Recovery Means You Need to Look at Local Real Estate Markets Again | Armonk NY Homes


Everyone knows rising home prices make it a sellers’ market. Sellers can afford to hold out for top dollar because buyers are rushing to beat higher prices.

Well, not exactly., the home listing and data firm, has a more refined way of looking at it, defining a sellers’ market as “not necessarily one where home values are rising, but rather one in which homes are on the market for a shorter time, price cuts occur less frequently and homes are sold at prices very close to (or greater than) their last listing price.”

The buyers’ market is, as you’d expect, the opposite: “Homes for sale stay on the market longer, price cuts occur more frequently and homes are sold for less relative to their listing price.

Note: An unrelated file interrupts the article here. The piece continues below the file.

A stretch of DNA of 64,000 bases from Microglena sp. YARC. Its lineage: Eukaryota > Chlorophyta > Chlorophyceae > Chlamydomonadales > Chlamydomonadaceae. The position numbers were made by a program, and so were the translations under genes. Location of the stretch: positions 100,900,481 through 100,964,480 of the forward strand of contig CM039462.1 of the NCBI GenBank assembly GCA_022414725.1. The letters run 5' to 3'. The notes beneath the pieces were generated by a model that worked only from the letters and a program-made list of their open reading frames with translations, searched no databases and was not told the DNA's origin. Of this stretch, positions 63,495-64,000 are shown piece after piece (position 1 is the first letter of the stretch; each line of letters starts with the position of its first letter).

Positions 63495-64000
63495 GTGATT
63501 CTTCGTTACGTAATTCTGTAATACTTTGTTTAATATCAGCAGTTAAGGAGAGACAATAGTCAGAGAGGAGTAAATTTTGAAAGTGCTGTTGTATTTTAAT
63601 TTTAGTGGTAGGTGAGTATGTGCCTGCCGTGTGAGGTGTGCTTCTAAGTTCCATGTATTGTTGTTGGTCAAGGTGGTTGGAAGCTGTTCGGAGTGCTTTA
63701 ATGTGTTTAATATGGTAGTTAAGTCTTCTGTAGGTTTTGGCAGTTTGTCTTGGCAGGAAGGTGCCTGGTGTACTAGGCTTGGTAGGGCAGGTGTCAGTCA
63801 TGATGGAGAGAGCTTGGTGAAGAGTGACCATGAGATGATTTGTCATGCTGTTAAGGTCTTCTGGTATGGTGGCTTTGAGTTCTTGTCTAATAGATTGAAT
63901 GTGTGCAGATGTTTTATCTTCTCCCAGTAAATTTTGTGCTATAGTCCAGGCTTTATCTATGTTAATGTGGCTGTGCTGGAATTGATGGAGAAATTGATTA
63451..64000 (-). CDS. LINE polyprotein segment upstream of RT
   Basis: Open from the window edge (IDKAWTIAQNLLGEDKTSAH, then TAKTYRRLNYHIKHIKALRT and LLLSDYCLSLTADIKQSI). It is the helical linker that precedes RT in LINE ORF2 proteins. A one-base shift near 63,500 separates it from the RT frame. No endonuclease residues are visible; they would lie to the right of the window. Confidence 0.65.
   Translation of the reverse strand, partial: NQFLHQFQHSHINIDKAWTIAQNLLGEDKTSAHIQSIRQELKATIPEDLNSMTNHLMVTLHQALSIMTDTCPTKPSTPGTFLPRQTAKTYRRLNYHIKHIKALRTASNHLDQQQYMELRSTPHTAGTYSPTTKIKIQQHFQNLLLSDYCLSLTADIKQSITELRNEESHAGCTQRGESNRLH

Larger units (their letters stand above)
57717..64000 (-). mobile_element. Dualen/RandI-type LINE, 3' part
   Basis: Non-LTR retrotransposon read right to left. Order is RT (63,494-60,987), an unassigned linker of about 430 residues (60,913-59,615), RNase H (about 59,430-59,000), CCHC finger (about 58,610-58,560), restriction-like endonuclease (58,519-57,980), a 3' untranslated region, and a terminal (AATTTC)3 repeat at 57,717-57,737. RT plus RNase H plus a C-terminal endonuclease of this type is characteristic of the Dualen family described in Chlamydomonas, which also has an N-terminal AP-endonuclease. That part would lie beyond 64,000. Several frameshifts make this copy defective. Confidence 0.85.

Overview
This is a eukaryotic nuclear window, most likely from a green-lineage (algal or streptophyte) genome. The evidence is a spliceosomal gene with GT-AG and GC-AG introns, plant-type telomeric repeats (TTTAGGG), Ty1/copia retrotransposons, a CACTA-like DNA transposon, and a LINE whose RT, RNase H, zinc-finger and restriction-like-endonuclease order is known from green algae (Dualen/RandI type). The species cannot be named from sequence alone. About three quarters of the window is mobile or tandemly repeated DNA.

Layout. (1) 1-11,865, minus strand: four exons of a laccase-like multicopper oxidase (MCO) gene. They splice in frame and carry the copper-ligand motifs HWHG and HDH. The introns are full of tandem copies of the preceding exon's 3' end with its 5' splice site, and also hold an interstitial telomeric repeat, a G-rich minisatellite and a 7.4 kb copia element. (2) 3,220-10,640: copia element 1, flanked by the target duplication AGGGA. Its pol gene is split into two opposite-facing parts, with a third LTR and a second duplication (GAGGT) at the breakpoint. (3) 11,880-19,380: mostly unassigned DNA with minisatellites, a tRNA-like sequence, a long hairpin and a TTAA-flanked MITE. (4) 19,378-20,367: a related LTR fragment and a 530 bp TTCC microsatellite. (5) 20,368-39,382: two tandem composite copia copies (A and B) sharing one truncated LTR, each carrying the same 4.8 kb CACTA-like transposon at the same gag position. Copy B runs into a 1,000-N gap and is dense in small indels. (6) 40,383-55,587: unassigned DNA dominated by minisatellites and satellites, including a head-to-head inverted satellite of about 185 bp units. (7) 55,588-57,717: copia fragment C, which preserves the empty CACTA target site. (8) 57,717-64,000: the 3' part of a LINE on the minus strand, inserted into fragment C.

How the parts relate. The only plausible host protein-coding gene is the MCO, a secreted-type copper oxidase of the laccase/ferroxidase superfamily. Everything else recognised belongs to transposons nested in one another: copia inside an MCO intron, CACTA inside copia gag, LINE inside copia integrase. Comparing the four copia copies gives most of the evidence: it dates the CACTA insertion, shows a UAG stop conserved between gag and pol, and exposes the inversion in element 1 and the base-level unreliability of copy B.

Prices may indeed be rising quickly in sellers’ markets and falling in buyers’ markets, but price change alone is not the key factor.

So whether you are a buyer or seller, with a little sleuthing you can figure out who has the negotiating edge. Lots of this data are under Zillow’s Local Info button.

Zillow’s approach makes for some intriguing conclusions about conditions as the spring selling season gets rolling. The West Coast is a seller’s market, while the Midwest and East Coast favor buyers. In the recent post-crisis years, the whole country tended to move in the same direction, but now, in a return to more typical behavior, local variations are reasserting themselves, Zillow says.

The hottest sellers’ markets: San Jose, Calif., and San Francisco; San Antonio, Texas; and Los Angeles. The hottest for buyers: Cleveland, Ohio; Philadelphia; Tampa, Fla.; and Chicago.

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